AVIRIS is also used to estimate the temperature of volcanic vents .
Thermal image of Ground Zero acquired by EarthData on October 7th using a Raytheon airborne sensor. The data are overlaid on an orthophotograph obtained on October 8th. Variations in temperature are evident across the site. However, these values were acquired (and are therefore displayed) using an 8-bit radiometric scale, rather than an absolute calibration such as degrees Fahrenheit. (source)
Sensor: Raytheon Nightsight
Thermal data acquired by EarthData over the World Trade Center site on October 18, 2001, overlaid on digital orthophotography collected on October 7, 2001 with a Kodak Megaplus 16.8i camera. (source)
WTC – Thermal Imagery, October 18, 2001. New York State, Office for Technology (c2001) and EarthData International. loc.gov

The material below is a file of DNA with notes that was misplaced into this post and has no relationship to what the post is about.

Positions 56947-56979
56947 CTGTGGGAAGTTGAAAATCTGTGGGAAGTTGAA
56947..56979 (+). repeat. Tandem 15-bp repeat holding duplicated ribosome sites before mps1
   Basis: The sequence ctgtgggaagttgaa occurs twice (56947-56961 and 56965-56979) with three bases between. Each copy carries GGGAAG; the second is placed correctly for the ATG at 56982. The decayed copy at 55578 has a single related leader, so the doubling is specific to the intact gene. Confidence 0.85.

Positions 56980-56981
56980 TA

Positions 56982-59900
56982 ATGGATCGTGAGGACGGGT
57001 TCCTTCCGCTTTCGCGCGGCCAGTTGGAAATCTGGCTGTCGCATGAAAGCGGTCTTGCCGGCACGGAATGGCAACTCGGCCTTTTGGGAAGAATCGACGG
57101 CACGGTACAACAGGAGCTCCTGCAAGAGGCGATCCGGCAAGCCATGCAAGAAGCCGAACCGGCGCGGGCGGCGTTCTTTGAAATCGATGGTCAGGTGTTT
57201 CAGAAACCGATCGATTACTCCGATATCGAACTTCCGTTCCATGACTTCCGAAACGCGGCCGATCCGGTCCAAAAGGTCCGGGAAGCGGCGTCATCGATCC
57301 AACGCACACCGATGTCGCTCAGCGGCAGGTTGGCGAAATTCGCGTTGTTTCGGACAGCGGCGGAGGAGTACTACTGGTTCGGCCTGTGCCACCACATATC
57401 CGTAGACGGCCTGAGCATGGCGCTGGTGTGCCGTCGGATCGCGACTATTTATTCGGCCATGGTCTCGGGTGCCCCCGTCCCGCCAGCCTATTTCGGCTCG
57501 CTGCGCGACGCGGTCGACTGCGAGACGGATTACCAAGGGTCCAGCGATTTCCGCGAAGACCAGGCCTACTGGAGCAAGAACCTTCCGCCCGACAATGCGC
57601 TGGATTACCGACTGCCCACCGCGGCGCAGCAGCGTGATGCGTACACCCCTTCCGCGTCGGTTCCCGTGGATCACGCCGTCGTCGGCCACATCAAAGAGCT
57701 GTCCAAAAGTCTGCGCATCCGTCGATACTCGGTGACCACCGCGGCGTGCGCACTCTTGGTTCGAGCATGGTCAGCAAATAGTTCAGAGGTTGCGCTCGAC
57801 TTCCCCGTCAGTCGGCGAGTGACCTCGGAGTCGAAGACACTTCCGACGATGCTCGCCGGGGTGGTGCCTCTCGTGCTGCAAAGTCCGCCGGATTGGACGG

The sequence of temperature readings on the top row of were acquired by EarthData between 18th-22nd October, using the FLIR thermal imagining device. They are overlaid here with the aerial orthophotography from October 7th. Notably, the thermal data are calibrated to record temperature in degrees Fahrenheit, thereby addressing the limitations of relative magnitudes acquired using the Raytheon sensor. The red areas correspond with temperatures exceeding 125F and the yellow class equates with temperatures from 75F to 125F . Values < 75oF are omitted.
An overlay of the above image from 09-18-01 with the [ corresponding AVIRIS image from 09-18-01] is available in gimp(xcf) format here: http://s3.amazonaws.com/nasathermalimages/public/images/09-18-01_FLIR_overlay_with-09-18-01_AVIRIS_and_visible_background_from_10-07-01.xcf
WTC – Thermal Imagery, February 12, 2002. New York State, Office for Technology (c2001) and EarthData International. loc.gov